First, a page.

While most commentators and politicians in Germany still focus on ECB bashing, the need for new structural reforms in the Eurozone’s largest economy is gradually receiving more attention.
Currently in Germany, most attention in the public debate on economic issues is still on the ECB. Whether it is wide-spread criticism on the ECB’s QE and zero interest rates or the recently announced gradual abolishment of the 500 euro bill, the ECB currently seems to be the Germans’ most favourite scapegoat. Under the surface of this ECB bashing and the often-felt impression of German superiority when it comes to economic recipes against the euro crisis, however, homemade problems are arising. Homemade problems that currently are not widely discussed in the German media and the political arena: the lack of new structural reforms.
In fact, the German economy’s current strength is still mainly the result of economic reforms from more than ten years ago, combined with extremely favourable external circumstances like low interest rates, low inflation and a weak euro exchange rate. Therefore, it does not really come as a surprise that international institutions like the OECD have frequently called upon the German government to implement new reforms, particularly in the labour market, the tax system and the pension system. Last week, ECB President Draghi also hinted at the lack of new reforms in Germany. Now, a new IMF Working Paper (WP/16/96 “Structural reform in Germany”) presents more evidence that delaying or even entirely missing out on new reforms would be a big missed opportunity. The paper investigates the economic impact of i) a reduction in the social security tax in the low-wage sector, ii) a publicly financed expansion of full-day child care and full-day schooling, and iii) the further deregulation of the professional services sector. According to the authors of the paper, particularly the first two reforms would have a significant positive impact on growth and employment and, even though they would cost money at the beginning, would eventually be positive for public finances. Similar to earlier IMF research on public investments in infrastructure, the working paper presents new measures and reforms that, particularly in a low interest rate environment, look like a free lunch. A win-win situation, both for public finances and the economy. Germans should love it.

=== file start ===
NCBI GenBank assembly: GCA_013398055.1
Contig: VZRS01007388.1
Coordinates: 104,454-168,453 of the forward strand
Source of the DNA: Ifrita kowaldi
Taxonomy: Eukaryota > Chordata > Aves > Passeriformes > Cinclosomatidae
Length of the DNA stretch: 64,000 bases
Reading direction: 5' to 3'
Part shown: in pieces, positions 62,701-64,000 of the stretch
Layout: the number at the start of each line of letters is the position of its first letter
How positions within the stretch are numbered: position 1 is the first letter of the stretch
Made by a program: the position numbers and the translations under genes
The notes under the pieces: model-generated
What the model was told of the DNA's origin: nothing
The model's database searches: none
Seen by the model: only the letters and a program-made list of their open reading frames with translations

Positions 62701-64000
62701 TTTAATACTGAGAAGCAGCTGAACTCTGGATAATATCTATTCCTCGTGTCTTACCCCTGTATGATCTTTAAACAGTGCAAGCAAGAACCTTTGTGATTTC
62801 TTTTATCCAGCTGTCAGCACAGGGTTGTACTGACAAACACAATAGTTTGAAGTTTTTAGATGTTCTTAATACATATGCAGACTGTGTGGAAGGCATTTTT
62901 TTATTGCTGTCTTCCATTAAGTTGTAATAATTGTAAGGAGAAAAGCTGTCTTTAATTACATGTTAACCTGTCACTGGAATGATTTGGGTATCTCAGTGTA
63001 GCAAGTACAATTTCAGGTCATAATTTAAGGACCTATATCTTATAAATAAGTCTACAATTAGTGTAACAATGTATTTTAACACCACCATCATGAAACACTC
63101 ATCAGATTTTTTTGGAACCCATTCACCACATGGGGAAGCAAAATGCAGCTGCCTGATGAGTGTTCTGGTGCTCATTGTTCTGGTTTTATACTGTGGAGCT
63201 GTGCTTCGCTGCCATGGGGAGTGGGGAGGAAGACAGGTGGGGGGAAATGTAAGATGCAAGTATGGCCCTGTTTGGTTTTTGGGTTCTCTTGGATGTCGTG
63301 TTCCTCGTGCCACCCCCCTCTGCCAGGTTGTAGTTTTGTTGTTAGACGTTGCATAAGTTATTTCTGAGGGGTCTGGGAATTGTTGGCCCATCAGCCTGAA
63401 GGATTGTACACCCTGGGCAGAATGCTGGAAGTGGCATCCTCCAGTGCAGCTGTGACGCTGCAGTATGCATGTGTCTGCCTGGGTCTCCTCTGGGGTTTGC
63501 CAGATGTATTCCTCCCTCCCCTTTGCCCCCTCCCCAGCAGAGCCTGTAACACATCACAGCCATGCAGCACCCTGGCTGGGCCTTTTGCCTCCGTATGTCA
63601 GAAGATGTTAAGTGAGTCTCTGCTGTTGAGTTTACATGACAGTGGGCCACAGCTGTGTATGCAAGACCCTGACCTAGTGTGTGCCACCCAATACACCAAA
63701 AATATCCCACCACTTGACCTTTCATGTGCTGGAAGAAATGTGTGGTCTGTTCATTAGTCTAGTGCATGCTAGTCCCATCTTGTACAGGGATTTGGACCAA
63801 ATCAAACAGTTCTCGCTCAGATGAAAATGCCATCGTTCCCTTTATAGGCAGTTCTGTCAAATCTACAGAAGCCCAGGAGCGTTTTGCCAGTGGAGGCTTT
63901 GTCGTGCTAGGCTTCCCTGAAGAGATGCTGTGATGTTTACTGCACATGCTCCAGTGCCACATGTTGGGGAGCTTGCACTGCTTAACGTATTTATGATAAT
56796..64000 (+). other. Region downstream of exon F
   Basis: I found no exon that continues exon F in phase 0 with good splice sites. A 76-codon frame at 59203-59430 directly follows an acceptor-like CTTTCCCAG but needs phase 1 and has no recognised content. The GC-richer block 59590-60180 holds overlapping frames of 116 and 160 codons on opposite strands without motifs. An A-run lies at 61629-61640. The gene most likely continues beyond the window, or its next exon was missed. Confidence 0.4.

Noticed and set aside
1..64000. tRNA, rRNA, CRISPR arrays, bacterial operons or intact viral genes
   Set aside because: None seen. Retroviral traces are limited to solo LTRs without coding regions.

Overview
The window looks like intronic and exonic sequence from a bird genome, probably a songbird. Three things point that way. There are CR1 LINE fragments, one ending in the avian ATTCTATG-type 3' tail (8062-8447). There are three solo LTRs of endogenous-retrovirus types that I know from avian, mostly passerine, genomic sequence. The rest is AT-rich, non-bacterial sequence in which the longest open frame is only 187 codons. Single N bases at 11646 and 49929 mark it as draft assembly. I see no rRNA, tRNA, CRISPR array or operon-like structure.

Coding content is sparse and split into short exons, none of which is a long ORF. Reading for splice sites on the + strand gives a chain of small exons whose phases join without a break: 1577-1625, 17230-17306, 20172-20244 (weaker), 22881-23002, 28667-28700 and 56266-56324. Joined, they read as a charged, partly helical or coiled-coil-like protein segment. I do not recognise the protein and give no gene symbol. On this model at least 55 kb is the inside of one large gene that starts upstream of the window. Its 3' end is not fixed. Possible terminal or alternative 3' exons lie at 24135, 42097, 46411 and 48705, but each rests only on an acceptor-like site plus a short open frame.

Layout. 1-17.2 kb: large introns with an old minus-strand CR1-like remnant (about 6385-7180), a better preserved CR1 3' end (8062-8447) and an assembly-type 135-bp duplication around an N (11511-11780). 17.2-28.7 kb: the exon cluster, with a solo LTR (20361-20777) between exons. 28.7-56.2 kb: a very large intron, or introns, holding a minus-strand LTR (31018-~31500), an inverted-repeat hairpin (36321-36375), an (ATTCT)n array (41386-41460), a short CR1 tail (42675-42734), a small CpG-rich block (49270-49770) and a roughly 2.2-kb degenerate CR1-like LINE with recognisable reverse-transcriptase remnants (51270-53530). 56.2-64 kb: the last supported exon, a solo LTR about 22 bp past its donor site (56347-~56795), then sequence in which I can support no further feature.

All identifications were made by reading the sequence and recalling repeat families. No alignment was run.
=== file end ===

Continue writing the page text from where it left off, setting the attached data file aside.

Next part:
There is another interesting and delicate twist to this IMF Working Paper: it actually is the English version of a German academic paper commissioned by the German ministry of economic affairs published last November. Last year, the ministry had started an initiative investigating possible future reforms. For those not too familiar with every detail of German politics, the ministry of economic reforms is headed by Vice-Chancellor Gabriel from Merkel’s junior coalition partner. This makes the paper even more delicate as it is another illustration that the shots on Germany’s economic policies are not called at the ministry of economic affairs but rather at the ministry of finance (headed by Wolfgang Schaeuble) and Chancellor Merkel herself. Having the same paper published at the IMF (Gabriel’s main economic advisor is a former IMF official) could be a smart move to gain clout and revive a debate that did not have sufficient support within the government. Or it is just a nice ‘House of Cards’ move to press another button and wait what will happen.
All in all, even though the German economy looks extremely solid and strong from the outside and the government’s opposition to any new stimulus sounds convincing, close attention to what is happening beneath the surface shows that something is cooking.